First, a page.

Today we travel to the small West African Nation of Togo. Here is my version of Togolese Palm Nut Soup. You may have to visit an Afro-Caribbean food store for the Palm Nut Concentrate but it’s worth it for this new taste. There happens to be a great one in Ottawa called Mugena that has a lot of interesting products. This soup is very spicy with the amount of cayenne i used so you may want to use less if you are not a fan of the heat!
- 1 cup of Palm Nut Concentrate
- 1 lb of stewing beef cut in small cubes. I recommend grass fed or organic as it is much more tender
- 1 1/2 cups of chopped eggplant
- 1 grated onion, and 1 chopped onion
- 1 green pepper cut into Julienne strips
- 1 chopped tomato
- 3 chopped cloves of garlic
- 3 cups of water
- 2 beef bouillon cubes
- salt, 1 tablespoon pepper, 1 teaspoon turmeric, 1 teaspoon coriander seeds, 1 tablespoon ginger, 1 tablespoon cayenne pepper or 1 chopped chile pepper
- Heat 1 tablespoon of oil in a frying pan and add the garlic, 1 tablespoon of ginger and grated onion. Cook on medium high heat until the onion becomes more translucent. Add the beef cut in bite sized pieces, pepper lightly, and mix with onion mixture and cook until beef is lightly browned. In Togo the onion mixture is known as N’toutou and is very common in Togolese cooking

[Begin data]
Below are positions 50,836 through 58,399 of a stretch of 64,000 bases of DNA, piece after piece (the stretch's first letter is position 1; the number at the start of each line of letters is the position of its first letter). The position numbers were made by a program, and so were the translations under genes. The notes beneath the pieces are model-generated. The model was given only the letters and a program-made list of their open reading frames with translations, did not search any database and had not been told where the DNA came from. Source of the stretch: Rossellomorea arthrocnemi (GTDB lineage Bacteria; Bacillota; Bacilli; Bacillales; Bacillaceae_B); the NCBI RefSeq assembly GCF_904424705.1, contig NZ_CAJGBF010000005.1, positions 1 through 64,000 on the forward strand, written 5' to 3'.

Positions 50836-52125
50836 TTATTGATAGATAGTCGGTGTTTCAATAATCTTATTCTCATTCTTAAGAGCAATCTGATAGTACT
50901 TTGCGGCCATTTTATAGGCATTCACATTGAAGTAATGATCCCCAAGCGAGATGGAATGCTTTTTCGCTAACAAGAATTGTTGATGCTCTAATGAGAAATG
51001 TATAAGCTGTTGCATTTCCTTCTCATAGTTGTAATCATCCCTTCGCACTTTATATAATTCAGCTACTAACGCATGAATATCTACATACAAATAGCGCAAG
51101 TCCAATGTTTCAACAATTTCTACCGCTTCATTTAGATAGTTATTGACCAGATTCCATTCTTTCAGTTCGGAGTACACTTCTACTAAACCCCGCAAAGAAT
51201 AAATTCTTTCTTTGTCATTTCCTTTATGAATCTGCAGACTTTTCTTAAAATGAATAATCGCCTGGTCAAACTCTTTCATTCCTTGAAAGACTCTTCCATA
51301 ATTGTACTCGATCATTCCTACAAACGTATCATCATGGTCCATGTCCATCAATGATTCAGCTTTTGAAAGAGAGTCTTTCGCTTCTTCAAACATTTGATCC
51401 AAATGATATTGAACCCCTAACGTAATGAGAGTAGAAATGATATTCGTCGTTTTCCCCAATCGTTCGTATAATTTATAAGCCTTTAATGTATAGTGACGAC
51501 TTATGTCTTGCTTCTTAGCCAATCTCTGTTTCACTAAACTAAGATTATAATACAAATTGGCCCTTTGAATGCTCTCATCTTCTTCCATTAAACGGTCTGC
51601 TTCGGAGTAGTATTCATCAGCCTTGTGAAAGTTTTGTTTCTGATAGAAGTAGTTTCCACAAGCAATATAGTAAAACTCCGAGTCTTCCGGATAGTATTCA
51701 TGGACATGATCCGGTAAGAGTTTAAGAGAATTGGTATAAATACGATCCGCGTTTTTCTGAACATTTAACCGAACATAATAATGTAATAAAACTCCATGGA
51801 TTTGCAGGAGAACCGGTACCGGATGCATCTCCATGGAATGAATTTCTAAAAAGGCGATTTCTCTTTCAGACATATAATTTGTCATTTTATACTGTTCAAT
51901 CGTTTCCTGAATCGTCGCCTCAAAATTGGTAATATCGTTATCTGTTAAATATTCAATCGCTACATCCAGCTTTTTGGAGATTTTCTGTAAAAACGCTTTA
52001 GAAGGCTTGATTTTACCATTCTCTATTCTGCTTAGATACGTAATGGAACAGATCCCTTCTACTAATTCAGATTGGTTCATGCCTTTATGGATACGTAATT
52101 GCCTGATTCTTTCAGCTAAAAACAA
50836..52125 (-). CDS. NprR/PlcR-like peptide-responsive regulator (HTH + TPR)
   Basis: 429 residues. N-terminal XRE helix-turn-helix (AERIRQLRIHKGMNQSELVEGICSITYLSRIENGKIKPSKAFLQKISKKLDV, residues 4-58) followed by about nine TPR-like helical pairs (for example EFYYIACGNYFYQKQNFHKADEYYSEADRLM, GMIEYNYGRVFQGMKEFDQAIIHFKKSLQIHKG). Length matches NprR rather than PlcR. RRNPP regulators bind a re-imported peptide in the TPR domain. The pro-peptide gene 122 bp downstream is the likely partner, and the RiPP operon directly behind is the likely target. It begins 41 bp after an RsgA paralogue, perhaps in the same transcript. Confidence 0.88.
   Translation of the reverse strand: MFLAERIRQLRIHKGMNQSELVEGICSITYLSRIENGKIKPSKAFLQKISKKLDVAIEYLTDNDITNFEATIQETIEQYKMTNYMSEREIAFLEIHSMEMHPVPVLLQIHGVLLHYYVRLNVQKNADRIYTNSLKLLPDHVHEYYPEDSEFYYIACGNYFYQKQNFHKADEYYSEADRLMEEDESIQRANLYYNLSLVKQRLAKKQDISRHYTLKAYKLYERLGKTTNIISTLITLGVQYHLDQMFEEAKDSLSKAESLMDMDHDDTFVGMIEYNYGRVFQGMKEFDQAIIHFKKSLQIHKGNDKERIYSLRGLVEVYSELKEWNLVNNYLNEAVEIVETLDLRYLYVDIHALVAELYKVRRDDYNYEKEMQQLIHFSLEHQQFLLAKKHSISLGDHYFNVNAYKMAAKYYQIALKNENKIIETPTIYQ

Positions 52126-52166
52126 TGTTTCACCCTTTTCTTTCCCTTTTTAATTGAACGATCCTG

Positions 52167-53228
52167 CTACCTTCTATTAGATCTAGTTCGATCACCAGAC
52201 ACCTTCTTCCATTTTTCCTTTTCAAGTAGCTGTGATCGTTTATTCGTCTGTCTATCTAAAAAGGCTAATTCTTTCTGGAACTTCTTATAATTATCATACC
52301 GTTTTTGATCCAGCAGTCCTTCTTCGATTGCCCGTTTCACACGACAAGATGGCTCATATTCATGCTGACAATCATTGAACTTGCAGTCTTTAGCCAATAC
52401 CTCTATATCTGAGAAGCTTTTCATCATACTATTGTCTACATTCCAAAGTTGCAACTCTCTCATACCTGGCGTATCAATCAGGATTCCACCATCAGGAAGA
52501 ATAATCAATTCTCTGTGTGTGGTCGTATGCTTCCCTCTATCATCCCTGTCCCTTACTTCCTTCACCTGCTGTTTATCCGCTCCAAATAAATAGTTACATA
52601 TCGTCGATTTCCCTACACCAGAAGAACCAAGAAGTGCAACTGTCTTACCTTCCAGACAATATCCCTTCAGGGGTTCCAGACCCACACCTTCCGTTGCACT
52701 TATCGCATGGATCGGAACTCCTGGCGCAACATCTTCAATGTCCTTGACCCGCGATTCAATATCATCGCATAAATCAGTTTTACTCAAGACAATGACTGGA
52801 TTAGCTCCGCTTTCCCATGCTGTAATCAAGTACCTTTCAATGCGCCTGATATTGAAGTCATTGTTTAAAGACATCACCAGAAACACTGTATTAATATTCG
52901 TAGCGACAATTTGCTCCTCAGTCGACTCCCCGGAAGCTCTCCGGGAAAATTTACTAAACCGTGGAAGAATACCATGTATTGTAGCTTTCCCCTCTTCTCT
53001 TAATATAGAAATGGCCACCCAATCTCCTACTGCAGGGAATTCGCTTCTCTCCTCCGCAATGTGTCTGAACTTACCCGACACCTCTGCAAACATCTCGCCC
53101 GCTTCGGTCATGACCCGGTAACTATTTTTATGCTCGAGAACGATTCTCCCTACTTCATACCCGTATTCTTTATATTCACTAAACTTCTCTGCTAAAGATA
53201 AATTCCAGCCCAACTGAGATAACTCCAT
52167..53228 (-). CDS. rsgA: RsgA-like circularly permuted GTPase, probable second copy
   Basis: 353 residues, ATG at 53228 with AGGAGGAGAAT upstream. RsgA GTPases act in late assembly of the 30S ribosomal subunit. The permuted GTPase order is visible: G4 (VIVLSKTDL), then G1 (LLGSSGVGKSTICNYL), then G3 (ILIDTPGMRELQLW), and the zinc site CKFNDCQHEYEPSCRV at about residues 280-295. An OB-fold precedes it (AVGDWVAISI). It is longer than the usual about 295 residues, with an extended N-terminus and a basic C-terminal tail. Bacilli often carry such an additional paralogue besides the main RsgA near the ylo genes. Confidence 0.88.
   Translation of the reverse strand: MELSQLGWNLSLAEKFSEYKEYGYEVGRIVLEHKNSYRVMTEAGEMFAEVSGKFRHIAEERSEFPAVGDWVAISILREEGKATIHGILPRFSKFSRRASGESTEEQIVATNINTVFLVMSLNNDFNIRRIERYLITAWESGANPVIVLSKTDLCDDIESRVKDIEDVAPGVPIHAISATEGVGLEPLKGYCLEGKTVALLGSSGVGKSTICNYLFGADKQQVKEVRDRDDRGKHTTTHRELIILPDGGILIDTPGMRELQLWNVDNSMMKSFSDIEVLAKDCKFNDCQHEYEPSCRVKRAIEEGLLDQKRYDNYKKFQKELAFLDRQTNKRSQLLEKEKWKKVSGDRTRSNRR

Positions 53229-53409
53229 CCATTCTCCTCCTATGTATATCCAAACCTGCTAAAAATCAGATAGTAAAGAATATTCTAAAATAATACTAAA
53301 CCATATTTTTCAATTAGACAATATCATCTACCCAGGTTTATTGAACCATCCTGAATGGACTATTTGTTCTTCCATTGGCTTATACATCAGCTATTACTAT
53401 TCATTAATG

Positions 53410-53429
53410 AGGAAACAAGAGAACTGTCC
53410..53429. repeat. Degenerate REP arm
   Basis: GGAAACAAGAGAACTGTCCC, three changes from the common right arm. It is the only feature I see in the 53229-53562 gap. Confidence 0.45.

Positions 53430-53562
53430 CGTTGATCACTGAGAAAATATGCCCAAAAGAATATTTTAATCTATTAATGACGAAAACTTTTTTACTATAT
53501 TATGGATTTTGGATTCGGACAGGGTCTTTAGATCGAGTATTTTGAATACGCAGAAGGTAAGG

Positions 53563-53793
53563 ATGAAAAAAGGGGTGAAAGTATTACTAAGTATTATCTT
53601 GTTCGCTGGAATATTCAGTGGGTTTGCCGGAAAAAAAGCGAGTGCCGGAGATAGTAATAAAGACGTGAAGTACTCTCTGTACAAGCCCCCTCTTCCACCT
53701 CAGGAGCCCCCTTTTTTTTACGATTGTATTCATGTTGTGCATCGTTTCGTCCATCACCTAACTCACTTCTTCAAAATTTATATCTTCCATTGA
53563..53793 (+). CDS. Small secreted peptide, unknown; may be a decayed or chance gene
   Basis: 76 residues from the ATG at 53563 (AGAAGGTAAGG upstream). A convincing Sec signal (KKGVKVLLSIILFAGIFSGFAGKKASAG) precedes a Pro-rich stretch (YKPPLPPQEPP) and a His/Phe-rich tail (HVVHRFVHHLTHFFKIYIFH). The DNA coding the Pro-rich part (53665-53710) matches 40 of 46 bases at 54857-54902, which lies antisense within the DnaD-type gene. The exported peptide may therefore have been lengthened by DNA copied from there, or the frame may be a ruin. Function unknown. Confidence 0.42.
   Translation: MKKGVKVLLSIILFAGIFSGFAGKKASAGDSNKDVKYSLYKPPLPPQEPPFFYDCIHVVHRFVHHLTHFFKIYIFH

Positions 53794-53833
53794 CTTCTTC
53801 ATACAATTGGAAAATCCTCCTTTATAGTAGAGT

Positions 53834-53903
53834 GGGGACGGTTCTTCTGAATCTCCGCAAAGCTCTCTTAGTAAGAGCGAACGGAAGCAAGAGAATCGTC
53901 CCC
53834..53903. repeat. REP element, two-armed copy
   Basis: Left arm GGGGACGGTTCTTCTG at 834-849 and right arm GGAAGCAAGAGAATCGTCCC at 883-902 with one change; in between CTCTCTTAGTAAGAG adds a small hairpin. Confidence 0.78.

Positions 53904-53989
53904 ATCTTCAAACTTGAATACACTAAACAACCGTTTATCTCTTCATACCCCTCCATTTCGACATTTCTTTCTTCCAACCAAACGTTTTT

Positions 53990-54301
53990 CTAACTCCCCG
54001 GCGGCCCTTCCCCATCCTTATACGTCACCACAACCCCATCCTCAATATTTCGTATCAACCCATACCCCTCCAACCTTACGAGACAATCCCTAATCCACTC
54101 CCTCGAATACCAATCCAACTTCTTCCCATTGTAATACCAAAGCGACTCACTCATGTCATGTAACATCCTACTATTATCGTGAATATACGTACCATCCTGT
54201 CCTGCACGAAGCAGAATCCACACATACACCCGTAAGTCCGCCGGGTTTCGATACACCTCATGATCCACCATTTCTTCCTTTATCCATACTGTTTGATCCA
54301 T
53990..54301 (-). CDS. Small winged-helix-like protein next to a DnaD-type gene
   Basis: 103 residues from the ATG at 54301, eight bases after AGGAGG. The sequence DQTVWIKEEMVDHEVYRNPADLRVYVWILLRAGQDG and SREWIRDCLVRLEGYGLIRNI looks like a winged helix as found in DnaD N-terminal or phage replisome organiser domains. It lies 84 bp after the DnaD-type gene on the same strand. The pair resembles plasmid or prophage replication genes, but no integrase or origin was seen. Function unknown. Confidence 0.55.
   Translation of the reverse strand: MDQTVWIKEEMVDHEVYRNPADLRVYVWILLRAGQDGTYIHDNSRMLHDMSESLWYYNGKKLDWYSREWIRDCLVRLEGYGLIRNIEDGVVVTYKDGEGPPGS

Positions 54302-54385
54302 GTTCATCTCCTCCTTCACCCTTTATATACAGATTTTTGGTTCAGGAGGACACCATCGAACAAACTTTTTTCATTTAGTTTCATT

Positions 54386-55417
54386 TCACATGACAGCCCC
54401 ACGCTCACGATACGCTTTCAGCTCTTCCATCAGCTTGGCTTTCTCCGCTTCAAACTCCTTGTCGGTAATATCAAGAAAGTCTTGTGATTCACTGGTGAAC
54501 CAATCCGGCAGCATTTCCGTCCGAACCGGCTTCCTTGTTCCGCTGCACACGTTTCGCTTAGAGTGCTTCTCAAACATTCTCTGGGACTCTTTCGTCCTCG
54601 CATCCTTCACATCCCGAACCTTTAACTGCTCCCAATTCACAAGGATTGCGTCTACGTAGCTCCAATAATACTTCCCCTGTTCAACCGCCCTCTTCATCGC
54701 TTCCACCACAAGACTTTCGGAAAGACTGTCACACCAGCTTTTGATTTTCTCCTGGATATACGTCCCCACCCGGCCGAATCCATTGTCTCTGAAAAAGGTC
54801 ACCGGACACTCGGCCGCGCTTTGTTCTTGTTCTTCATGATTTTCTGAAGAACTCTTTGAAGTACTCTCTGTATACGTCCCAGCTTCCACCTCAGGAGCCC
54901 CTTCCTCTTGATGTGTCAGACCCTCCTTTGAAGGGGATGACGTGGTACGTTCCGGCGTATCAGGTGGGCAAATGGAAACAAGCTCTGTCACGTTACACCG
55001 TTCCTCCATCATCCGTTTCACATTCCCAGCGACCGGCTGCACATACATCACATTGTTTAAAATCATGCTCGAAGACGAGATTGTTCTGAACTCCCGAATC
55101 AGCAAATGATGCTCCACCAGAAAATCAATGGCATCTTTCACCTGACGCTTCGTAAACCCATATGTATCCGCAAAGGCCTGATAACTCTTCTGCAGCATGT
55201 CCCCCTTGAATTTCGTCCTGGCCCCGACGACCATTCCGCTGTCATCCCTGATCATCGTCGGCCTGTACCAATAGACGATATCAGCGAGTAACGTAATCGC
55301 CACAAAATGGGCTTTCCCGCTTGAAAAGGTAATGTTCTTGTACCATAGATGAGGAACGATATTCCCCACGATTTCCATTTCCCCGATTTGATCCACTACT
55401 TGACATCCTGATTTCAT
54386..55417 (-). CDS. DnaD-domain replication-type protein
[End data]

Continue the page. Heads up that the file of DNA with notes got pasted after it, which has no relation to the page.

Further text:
- While the beef is cooking you can start heating the soup mixture. In a large pot heat 1 cup of palm nut concentrate, 3 cups of water, the eggplant, chopped onion, tomato, green pepper, the beef bouillon cubes and all of the spices except the ginger. Extra ginger probably wouldn’t hurt either though. Salt to your taste, I used about 1 teaspoon and a little extra sprinkle at the end. Bring the mixture to a boil for several minutes stirring to mix the ingredients well then reduce heat to medium low cooking for about 10 minutes.
- Add the beef mixture and stir well. Simmer cooking slowly for about 30 minutes
- Serve with rice or other traditional African accompaniments
Here are some other links about Togo for additional reading